Our job is to fight for a future in which new technology and innovation works to benefit all people, not just a few. It is not acceptable that the top 1% of the world’s population owns half the planet’s wealth, while the bottom 70% of the working age population accounts for just 2.7% of global wealth.
Together governments of the world must come together to end the absurdity of the rich and multinational corporations stashing over $21 trillion in offshore bank accounts to avoid paying their fair share of taxes and then demanding that their respective governments impose an austerity agenda on their working families.
It is not acceptable that the fossil fuel industry continues to make huge profits while their carbon emissions destroy the planet for our children and grandchildren.
It is not acceptable that a handful of multinational media giants, owned by a small number of billionaires, largely control the flow of information on the planet.
It is not acceptable that trade policies that benefit large multinational corporations and encourage a race to the bottom hurt working people throughout the world as they are written out of public view.
It is not acceptable that, with the cold war long behind us, countries around the world spend over $1 trillion a year on weapons of destruction, while millions of children die of easily treatable diseases.
In order to effectively combat the rise of the international authoritarian axis, we need an international progressive movement that mobilises behind a vision of shared prosperity, security and dignity for all people, and that addresses the massive global inequality that exists, not only in wealth but in political power.
Such a movement must be willing to think creatively and boldly about the world that we would like to see. While the authoritarian axis is committed to tearing down a post-second world war global order that they see as limiting their access to power and wealth, it is not enough for us to simply defend that order as it exists now.
We must look honestly at how that order has failed to deliver on many of its promises, and how authoritarians have adeptly exploited those failures in order to build support for their agenda. We must take the opportunity to reconceptualise a genuinely progressive global order based on human solidarity, an order that recognises that every person on this planet shares a common humanity, that we all want our children to grow up healthy, to have a good education, have decent jobs, drink clean water, breathe clean air and live in peace.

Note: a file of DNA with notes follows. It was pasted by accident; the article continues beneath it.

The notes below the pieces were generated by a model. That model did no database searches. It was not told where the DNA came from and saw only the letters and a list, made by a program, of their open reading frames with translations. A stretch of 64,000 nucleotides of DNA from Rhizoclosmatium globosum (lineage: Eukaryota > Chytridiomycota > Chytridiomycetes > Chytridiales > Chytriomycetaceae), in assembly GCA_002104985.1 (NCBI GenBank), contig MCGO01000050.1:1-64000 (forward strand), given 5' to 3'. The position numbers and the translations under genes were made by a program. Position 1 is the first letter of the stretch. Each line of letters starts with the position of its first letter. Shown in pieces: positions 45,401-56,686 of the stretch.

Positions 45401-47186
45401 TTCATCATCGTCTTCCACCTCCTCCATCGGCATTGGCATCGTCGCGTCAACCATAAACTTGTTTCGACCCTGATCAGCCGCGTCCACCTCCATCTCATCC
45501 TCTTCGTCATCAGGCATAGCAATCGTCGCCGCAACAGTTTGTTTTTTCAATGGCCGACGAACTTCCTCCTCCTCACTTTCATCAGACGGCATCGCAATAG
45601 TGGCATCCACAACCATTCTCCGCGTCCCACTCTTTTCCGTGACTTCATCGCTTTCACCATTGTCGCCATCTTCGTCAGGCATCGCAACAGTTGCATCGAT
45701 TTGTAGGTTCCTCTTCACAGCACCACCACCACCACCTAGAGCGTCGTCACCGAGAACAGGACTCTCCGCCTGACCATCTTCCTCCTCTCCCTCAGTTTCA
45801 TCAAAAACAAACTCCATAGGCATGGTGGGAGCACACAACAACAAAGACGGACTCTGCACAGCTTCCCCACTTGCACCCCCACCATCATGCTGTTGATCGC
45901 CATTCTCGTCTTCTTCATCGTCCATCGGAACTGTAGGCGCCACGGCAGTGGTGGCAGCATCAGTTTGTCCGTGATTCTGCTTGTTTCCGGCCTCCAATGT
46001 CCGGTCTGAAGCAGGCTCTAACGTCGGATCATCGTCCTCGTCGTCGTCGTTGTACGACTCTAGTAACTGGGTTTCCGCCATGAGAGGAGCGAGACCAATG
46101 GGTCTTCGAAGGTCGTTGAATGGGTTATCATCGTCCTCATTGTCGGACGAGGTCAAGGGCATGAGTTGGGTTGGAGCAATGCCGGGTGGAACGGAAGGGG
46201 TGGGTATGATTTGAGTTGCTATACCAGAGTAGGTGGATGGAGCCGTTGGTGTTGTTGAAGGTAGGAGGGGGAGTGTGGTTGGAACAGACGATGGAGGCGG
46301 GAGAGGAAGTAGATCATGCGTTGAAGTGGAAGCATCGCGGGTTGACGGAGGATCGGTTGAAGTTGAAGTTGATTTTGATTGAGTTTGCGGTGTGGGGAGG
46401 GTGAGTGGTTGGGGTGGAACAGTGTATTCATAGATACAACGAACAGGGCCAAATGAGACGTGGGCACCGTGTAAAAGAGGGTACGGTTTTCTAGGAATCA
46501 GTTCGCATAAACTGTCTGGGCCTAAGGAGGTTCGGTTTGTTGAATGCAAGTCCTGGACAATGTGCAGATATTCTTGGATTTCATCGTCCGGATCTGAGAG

Our job is to reach out to those in every corner of the world who share these values, and who are fighting for a better world.
In a time of exploding wealth and technology, we have the potential to create a decent life for all people. Our job is to build on our common humanity and do everything that we can to oppose all of the forces, whether unaccountable government power or unaccountable corporate power, who try to divide us up and set us against each other. We know that those forces work together across borders. We must do the same.
Yanis Varoufakis’ (former Greek finance minister) comments on Bernie Sanders’ piece:
Bernie Sanders is spot-on. Financiers have long formed an international “brotherhood” to guarantee themselves international bailouts when their paper pyramids crash.
More recently, xenophobic rightwing zealots also formed their very own Nationalist International, turning once proud people against another so that they control their wealth and politics.
It is high time that Democrats from across the world form a Progressive International in the interests of a majority of people on every continent, in every country.
Sanders is also right when he says that the solution is not to go back to a status quo whose spectacular failure has paved the ground for the rise of the Nationalist International.
Our Progressive International must lead with a vision of the green, shared prosperity that human ingenuity is capable of providing—as long as democracy is given a chance to enable it.
To that end we need to do more than campaign together. Let us form a common council that draws out a common blueprint for an International New Deal , a progressive New Bretton Woods.